The National Association of Realtors is a trade organization made up of real estate agents. Not all agents, just those who promise to follow NAR’s “Code of Ethics” (and those who are willing to pay the
ridiculously-high annual membership fee).
Can we trust what NAR says? Maybe. They haven’t done very well making predictions, though.
How good is the National Association of Realtors at predicting home sales? We went back to look at the record. Here is what we found in the archive of its press releases:
What NAR predicted in January 2002: Dr. David Lereah, NARâ€™s chief economist, said: â€œTotal sales will be fairly even this year, with existing-home sales projected to reach 5.23 million in 2002, down a negligible 0.5 percent.â€?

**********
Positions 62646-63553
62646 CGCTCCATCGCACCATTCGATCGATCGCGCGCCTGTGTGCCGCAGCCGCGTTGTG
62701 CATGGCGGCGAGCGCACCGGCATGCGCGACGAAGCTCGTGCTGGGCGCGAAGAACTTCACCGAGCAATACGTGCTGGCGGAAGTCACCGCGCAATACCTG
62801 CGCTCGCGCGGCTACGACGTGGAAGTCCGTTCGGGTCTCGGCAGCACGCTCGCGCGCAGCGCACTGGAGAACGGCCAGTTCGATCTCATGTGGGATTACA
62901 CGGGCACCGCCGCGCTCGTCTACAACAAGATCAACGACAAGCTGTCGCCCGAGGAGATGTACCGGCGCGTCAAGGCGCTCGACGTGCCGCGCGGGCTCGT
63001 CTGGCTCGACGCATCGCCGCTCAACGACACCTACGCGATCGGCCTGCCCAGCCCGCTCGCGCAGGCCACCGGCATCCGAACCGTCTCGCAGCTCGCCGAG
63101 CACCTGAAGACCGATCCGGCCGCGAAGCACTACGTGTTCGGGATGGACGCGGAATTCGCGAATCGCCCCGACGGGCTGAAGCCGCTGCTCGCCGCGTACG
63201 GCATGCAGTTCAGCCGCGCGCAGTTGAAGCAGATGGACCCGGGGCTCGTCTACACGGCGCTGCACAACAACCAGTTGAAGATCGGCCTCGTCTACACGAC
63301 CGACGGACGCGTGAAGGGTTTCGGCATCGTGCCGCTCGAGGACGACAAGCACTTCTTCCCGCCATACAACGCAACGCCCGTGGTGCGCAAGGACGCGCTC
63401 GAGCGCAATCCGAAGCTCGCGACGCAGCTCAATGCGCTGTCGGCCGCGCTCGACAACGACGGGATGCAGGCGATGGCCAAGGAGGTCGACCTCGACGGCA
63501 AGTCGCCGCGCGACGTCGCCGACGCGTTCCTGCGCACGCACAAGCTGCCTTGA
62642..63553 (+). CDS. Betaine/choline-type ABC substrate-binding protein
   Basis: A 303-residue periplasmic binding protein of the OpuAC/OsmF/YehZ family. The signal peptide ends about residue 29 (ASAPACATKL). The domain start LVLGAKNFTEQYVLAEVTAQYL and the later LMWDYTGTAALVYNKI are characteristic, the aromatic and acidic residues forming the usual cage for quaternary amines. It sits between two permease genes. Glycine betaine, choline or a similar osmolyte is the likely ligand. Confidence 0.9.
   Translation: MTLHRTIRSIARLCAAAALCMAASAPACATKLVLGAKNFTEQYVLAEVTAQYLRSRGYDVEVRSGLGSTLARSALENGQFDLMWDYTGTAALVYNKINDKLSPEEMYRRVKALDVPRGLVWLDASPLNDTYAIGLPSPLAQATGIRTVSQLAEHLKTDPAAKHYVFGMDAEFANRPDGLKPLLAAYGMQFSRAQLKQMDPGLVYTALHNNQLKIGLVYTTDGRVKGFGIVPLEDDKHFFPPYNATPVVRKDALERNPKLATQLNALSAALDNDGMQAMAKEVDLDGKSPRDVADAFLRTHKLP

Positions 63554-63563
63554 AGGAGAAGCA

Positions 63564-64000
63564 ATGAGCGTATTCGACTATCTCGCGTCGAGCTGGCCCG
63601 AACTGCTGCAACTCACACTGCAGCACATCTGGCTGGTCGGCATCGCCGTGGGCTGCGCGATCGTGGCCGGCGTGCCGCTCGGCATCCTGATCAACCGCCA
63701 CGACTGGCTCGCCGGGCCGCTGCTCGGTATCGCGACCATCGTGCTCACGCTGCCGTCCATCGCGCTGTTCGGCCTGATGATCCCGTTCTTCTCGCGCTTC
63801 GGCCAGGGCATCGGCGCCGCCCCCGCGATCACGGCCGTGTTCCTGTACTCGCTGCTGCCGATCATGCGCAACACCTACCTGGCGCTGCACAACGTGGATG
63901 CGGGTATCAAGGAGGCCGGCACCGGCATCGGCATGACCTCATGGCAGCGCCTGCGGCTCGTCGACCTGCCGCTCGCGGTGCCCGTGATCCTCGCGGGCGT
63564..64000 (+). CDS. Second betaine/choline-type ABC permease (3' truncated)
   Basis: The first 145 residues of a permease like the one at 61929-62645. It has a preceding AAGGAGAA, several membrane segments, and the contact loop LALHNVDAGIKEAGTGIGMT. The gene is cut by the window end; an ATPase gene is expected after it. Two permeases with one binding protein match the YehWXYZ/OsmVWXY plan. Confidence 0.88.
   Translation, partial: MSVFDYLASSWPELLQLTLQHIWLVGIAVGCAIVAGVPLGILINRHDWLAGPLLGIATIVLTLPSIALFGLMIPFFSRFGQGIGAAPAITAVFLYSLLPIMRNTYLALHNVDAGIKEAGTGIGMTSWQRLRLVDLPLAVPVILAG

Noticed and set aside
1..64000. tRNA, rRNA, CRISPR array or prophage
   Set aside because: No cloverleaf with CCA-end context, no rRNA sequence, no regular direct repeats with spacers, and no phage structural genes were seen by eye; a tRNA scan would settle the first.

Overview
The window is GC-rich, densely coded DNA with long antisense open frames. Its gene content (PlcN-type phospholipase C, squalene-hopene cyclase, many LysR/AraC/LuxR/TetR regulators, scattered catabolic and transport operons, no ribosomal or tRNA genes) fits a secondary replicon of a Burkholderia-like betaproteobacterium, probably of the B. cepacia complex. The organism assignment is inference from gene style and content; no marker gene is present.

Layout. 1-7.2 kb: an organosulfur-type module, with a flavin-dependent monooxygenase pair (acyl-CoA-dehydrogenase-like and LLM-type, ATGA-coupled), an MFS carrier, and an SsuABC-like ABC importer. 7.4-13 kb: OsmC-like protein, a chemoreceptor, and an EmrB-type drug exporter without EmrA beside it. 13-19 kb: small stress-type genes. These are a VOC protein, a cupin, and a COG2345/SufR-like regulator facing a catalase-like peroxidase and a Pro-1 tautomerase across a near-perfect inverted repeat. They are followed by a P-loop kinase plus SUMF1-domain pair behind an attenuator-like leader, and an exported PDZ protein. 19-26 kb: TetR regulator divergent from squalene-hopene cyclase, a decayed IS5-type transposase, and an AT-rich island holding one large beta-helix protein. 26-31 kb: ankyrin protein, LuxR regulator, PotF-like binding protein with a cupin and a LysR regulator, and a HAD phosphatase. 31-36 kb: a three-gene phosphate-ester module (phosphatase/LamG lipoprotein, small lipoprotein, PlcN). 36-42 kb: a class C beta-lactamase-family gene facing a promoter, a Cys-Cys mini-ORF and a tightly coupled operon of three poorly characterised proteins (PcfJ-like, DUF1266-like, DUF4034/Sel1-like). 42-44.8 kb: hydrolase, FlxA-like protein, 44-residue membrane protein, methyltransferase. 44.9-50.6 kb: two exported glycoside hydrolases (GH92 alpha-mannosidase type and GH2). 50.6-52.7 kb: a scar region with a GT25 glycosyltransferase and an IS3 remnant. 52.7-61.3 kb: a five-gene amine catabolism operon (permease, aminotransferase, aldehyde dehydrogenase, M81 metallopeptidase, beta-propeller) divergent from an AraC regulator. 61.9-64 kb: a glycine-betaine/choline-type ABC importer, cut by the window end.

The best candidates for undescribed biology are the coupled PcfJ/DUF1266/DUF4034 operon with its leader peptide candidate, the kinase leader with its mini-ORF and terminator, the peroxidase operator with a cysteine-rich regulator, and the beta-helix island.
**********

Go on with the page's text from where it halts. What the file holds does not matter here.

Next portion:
What actually happened in 2002: There were a total of 5.6 million existing-home sales in 2002, up 5 percent from the previous record of 5.3 million in 2001.
NAR was off by 6.4 percent and got the direction of the movement wrong.
What NAR predicted in January 2003: â€œWe project 5.34 million existing-home sales, which would be the second-best year for each of the sale series,â€? said David Lereah, NARâ€™s chief economist.
What actually happened in 2003: There were a total of 6.1 million existing-home sales in 2003, up 9.6 percent from the previous record of 5.6 million in 2002.
NAR was off by 14.2 percent.
Read more, including how NAR did in 2004 and 2005, and what NAR predicts for 2006:
Complete article: How Good Are The Realtors’ Predictions? by Damon Darlin, The Walk-Through – The New York Times